Calories Are a Good Thing!

Let’s discuss the pink elephant in the room when it comes to weight control. When was the last time that calories were discussed in a positive light?  Everywhere you look – you see articles written about how to minimize, decrease, eliminate and avoid extra calories.  We are saturated with it.  I completely understand the general premise behind these suggestions.  Adults and children are more obese than ever due to calorie imbalance, so the logical recommendation is to find ways to decrease extra calories for weight management.

 

But what does the constant bombardment of painting a negative light on calories do for our society?  I will tell you what it does – it makes most people fearful of calories and too much fear has never helped anyone.  I see it every day in my private practice.  We need to put calories in perspective, and we need to see the potential of what we can do with quality calories.

Calories, or kilocalories in the biochemistry world, is a measure of energy needed to increase the temperature of one gram of water by one degree Celsius.  It is literally the way your body maintains energy to survive.  Without calories, our bodies would die.  It is an obvious statement, but it’s important to remember that calories are actually a good thing.  Too many calories taken into the body without sufficient calories expended will yield weight gain.  On the other hand, not enough calories taken in as compared to energy expended will yield weight loss.  With children, inadequate calorie intake will stunt their growth so it is essential to get them back on track.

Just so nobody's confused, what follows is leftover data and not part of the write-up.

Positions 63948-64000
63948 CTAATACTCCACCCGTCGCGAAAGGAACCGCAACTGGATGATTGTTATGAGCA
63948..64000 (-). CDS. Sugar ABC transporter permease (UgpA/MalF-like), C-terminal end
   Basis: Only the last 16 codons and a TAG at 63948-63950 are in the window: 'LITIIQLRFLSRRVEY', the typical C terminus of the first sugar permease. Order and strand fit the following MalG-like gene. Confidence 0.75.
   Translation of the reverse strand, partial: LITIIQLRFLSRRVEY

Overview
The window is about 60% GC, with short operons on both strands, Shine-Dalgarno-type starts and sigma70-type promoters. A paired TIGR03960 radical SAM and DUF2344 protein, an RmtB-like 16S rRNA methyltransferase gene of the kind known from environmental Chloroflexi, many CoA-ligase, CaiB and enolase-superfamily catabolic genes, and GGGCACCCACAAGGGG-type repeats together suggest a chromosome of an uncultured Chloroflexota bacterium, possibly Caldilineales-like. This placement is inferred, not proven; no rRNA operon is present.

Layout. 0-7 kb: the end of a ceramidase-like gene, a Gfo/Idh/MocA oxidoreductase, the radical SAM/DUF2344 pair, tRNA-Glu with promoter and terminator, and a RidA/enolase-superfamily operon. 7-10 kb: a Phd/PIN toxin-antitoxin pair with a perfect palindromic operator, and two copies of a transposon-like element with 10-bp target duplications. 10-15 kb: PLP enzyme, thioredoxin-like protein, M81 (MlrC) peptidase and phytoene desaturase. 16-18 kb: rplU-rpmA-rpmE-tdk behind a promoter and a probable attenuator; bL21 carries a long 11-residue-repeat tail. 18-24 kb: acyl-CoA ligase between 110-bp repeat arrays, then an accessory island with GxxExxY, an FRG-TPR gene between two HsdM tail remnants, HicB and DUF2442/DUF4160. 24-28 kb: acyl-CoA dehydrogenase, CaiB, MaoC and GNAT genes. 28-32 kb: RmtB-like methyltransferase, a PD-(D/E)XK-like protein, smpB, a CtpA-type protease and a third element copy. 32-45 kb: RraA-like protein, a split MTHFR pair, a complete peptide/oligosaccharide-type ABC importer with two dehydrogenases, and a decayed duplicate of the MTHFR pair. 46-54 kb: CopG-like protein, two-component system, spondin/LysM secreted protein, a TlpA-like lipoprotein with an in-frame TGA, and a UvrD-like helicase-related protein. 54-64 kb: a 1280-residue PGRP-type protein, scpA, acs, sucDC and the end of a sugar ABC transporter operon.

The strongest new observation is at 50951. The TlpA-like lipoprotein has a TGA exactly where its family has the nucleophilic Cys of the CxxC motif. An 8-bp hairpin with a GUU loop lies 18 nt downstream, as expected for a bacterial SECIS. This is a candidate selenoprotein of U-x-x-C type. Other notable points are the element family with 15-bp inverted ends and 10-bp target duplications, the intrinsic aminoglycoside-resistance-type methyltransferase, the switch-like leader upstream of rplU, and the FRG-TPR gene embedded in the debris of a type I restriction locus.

Now here is the fundamental problem that I have with many people these days.  Many health-minded adults have been groomed to be afraid of calories.  If you do not take in sufficient amount of calories, these things may occur:

  • Inability to build lean muscle, which is what drives the rate at which you burn calories
  • Lack of motivation to be very active
  • The body may not have enough energy to support basic functions such as fighting off illness or infection
  • Fatigue, irritability, insomnia that can confused for depression (seen frequently)
  • Inadequate intake of vitamins and minerals (resulting in other negative symptoms and issues)

For those of you that know me, you know I am a huge promoter of a very active lifestyle.  I encourage regular vigorous activities most days of the week, and believe in fighting to maintain muscle by breaking it down through strength training 3-5 days per week.  Muscle requires calories to build and/or maintain.

The next time you go to the grocery store, don’t just look at total calories of a food.  Look at the quality of those calories – i.e., how much nutrients your body will receive for the calories in that food.  A good example of this is comparing a piece of white bread with a piece of whole grain bread.  In general, whole grain bread will be higher in calories.  Why?  It is because there are many more wonderful nutrients in whole grain bread.  You literally have the whole grain.  White bread has been stripped from many of those nutrients and that removes calories.  There are many higher calorie foods that contribute excellent nutrients and health benefits including nuts, avocado, fatty fish and heart healthy oils like canola and olive oils.  Take in the quality calories and use those calories to lead an active lifestyle.

If you need to figure out how many calories your body needs, go to the Daily Food Plans on the ChooseMyPlate.gov website.  Keep in mind that these are only general recommendations and that each person may differ slightly.  Your local Registered Dietitian can help you tailor a very specific number customized for you.  The key is to get the right amount throughout your active day and choosing quality calories specific to your lifestyle.

Bottom line: do not fear calories, but instead balance them appropriately with an active, adventurous lifestyle.  We need to get this right in order to be on the right cycle of wellness.

By Angela Lemond, RD, CSP, LD

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